- Technically discrete, longer-term programming is required to increase resilience. The most effective, sustainable, and long-term manner of reducing the impact of chronic and sudden onset natural disasters in Sindh is an arc of programming that spans years, rather than manifesting in fits and spurts in emergency response. Ultimately, land reform and agricultural policy reform are required, accompanied by investment in water infrastructure, improved animal husbandry practices, and training, education and alternative livelihoods programming to reduce climate change risk. Absent the will to address such complex, deeply rooted issues, technical assistance can make great gains in food security and livelihoods for vulnerable agro-pastoralists and pastoralists in Sindh, through programs such as those in this short, illustrative list: stocking and de-stocking programs, mass animal vaccination, improved breeding and selection techniques, chilling stations for milk, improved cold storage and animal processing improved expansion and improvement of irrigation and water management infrastructure designed for pastoralism, debt relief and affordable microfinance for agro-pastoralists, expanded rural mobile networks, and market information dissemination mechanisms. Such programming is within the mandate and technical capability of many of the PCMA stakeholders. Specifically for the Food Security working group: for the anticipated SRAF and for programming undertaken in 2017 and beyond, this report recommends striking a balance between meeting basic needs in emergency response, and mitigation and longer-term development and resilience efforts. A variety of programming options are described in this section, and in the Response Recommendations section, below.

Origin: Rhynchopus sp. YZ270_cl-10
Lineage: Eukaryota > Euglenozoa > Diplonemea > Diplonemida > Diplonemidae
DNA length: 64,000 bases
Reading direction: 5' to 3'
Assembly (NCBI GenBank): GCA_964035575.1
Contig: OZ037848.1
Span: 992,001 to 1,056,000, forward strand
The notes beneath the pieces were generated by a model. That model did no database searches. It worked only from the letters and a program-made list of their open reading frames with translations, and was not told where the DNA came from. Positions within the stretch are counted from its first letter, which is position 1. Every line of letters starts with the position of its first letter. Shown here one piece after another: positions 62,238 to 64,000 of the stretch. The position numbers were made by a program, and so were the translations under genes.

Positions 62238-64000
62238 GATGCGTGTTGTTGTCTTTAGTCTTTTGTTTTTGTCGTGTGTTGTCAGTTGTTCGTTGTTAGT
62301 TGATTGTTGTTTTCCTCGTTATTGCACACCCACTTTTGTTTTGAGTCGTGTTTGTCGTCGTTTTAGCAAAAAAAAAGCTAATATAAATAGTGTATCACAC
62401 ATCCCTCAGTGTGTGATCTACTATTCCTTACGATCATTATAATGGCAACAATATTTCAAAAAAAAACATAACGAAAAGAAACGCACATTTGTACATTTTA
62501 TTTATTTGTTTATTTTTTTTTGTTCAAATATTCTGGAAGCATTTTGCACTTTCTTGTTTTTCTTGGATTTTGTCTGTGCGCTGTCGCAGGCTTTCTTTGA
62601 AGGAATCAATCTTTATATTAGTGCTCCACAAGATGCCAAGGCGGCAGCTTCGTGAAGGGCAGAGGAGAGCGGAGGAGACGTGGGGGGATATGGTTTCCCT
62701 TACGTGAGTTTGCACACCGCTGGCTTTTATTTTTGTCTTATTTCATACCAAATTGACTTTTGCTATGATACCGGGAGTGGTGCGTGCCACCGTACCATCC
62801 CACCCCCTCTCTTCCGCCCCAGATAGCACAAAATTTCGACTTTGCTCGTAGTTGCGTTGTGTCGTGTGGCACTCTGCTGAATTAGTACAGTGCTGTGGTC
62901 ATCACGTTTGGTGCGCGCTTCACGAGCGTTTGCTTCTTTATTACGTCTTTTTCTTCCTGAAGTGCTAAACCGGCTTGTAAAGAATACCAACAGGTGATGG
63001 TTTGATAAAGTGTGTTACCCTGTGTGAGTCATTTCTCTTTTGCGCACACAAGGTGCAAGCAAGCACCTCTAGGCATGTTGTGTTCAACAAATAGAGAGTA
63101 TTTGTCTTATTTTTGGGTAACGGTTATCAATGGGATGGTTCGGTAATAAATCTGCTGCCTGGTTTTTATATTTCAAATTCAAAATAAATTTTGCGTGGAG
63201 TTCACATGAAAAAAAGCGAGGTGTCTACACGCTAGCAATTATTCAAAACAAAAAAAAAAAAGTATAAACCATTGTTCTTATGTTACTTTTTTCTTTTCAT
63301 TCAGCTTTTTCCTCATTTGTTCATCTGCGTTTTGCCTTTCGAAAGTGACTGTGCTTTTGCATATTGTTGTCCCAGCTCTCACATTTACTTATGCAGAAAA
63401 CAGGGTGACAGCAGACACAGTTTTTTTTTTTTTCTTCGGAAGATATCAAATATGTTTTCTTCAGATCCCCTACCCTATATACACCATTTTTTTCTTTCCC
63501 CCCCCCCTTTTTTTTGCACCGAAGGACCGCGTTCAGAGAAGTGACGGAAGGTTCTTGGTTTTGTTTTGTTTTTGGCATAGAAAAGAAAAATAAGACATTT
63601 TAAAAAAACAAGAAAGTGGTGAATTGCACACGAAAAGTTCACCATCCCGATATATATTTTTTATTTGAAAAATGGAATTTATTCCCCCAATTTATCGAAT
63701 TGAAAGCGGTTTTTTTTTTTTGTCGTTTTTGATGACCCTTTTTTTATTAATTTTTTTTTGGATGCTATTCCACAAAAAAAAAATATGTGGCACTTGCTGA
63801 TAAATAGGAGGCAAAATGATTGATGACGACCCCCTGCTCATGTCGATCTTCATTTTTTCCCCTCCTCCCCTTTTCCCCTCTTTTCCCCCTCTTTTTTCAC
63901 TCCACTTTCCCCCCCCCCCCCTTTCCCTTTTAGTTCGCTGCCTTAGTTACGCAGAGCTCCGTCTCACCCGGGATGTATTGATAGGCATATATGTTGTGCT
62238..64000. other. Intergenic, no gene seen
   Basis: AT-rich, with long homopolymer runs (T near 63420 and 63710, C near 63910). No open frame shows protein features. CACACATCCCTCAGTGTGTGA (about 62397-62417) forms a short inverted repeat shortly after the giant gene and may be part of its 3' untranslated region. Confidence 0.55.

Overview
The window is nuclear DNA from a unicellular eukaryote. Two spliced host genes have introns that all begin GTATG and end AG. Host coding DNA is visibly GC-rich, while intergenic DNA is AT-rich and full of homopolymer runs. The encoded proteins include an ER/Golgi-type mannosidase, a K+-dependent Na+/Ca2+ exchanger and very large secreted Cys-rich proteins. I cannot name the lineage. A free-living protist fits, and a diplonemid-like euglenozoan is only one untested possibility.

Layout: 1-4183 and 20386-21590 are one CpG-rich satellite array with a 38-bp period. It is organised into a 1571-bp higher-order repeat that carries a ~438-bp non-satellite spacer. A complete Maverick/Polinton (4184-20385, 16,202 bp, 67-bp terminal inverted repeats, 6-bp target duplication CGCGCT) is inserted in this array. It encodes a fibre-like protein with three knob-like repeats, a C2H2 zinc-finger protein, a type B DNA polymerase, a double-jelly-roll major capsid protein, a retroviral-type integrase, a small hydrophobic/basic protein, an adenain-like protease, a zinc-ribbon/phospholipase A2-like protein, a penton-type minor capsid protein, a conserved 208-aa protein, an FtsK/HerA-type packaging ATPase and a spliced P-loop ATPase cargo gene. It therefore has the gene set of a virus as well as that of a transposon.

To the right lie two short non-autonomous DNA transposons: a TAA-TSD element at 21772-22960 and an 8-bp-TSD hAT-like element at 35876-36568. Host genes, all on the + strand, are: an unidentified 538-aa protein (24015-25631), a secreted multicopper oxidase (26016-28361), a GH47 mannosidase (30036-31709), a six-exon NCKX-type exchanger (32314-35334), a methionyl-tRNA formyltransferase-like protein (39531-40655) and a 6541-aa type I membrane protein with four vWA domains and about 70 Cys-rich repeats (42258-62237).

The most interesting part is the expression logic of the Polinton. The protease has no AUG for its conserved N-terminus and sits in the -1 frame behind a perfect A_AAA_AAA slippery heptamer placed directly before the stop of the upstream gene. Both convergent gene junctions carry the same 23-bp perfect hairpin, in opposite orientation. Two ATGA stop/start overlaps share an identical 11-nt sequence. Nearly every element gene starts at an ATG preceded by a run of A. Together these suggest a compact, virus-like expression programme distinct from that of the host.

In the event of flooding, physical access to markets is partially or completely disrupted for a short period of time. Depending on the location, direct assistance is needed by agro-pastoral households for 1-5 months while floodwaters recede and households strive to recover. Recovery in the period immediately after flooding requires direct and in-kind intervention. A range of market-sensitive programming options is appropriate after flood waters recede: